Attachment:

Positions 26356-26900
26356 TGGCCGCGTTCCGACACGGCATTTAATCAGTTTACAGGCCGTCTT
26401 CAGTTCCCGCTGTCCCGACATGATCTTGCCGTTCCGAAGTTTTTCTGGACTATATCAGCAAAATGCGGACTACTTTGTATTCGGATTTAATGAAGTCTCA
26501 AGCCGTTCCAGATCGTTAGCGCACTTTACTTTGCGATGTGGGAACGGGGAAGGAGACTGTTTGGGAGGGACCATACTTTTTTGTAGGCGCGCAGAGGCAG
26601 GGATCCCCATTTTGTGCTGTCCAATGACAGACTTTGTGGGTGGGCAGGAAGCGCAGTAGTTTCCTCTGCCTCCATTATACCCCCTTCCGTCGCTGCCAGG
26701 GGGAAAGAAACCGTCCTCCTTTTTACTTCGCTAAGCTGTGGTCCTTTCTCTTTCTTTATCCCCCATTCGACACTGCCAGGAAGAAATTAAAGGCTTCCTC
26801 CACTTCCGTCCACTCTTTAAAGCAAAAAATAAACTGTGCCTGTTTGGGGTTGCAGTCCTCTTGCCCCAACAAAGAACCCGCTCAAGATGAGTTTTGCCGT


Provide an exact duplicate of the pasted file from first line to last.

Positions 26356-26900
26356 TGGCCGCGTTCCGACACGGCATTTAATCAGTTTACAGGCCGTCTT
26401 CAGTTCCCGCTGTCCCGACATGATCTTGCCGTTCCGAAGTTTTTCTGGACTATATCAGCAAAATGCGGACTACTTTGTATTCGGATTTAATGAAGTCTCA
26501 AGCCGTTCCAGATCGTTAGCGCACTTTACTTTGCGATGTGGGAACGGGGAAGGAGACTGTTTGGGAGGGACCATACTTTTTTGTAGGCGCGCAGAGGCAG
26601 GGATCCCCATTTTGTGCTGTCCAATGACAGACTTTGTGGGTGGGCAGGAAGCGCAGTAGTTTCCTCTGCCTCCATTATACCCCCTTCCGTCGCTGCCAGG
26701 GGGAAAGAAACCGTCCTCCTTTTTACTTCGCTAAGCTGTGGTCCTTTCTCTTTCTTTATCCCCCATTCGACACTGCCAGGAAGAAATTAAAGGCTTCCTC
26801 CACTTCCGTCCACTCTTTAAAGCAAAAAATAAACTGTGCCTGTTTGGGGTTGCAGTCCTCTTGCCCCAACAAAGAACCCGCTCAAGATGAGTTTTGCCGT